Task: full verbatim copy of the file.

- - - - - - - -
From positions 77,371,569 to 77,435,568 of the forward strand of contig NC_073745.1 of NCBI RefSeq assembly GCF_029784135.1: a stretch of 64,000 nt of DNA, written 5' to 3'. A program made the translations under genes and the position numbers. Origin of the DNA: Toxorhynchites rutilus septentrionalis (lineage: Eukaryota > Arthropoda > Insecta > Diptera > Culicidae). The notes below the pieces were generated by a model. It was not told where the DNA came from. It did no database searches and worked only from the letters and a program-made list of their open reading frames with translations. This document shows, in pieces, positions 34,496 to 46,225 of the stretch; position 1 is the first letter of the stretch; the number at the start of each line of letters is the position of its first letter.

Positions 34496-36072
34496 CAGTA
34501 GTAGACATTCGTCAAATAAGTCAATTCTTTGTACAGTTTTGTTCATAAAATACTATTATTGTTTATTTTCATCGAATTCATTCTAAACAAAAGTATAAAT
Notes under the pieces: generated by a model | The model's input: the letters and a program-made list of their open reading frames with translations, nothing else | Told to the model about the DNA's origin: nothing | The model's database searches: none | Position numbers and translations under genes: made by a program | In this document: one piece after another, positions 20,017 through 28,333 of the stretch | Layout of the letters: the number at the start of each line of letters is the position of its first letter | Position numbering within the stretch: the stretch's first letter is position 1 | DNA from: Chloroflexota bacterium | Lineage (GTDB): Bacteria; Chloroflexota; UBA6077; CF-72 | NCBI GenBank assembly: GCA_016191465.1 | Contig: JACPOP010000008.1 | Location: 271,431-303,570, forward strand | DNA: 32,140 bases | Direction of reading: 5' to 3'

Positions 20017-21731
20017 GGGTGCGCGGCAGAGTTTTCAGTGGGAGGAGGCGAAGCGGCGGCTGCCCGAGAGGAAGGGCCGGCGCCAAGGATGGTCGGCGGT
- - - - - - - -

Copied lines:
From positions 77,371,569 to 77,435,568 of the forward strand of contig NC_073745.1 of NCBI RefSeq assembly GCF_029784135.1: a stretch of 64,000 nt of DNA, written 5' to 3'. A program made the translations under genes and the position numbers. Origin of the DNA: Toxorhynchites rutilus septentrionalis (lineage: Eukaryota > Arthropoda > Insecta > Diptera > Culicidae). The notes below the pieces were generated by a model. It was not told where the DNA came from. It did no database searches and worked only from the letters and a program-made list of their open reading frames with translations. This document shows, in pieces, positions 34,496 to 46,225 of the stretch; position 1 is the first letter of the stretch; the number at the start of each line of letters is the position of its first letter.

Positions 34496-36072
34496 CAGTA
34501 GTAGACATTCGTCAAATAAGTCAATTCTTTGTACAGTTTTGTTCATAAAATACTATTATTGTTTATTTTCATCGAATTCATTCTAAACAAAAGTATAAAT
Notes under the pieces: generated by a model | The model's input: the letters and a program-made list of their open reading frames with translations, nothing else | Told to the model about the DNA's origin: nothing | The model's database searches: none | Position numbers and translations under genes: made by a program | In this document: one piece after another, positions 20,017 through 28,333 of the stretch | Layout of the letters: the number at the start of each line of letters is the position of its first letter | Position numbering within the stretch: the stretch's first letter is position 1 | DNA from: Chloroflexota bacterium | Lineage (GTDB): Bacteria; Chloroflexota; UBA6077; CF-72 | NCBI GenBank assembly: GCA_016191465.1 | Contig: JACPOP010000008.1 | Location: 271,431-303,570, forward strand | DNA: 32,140 bases | Direction of reading: 5' to 3'

Positions 20017-21731
20017 GGGTGCGCGGCAGAGTTTTCAGTGGGAGGAGGCGAAGCGGCGGCTGCCCGAGAGGAAGGGCCGGCGCCAAGGATGGTCGGCGGT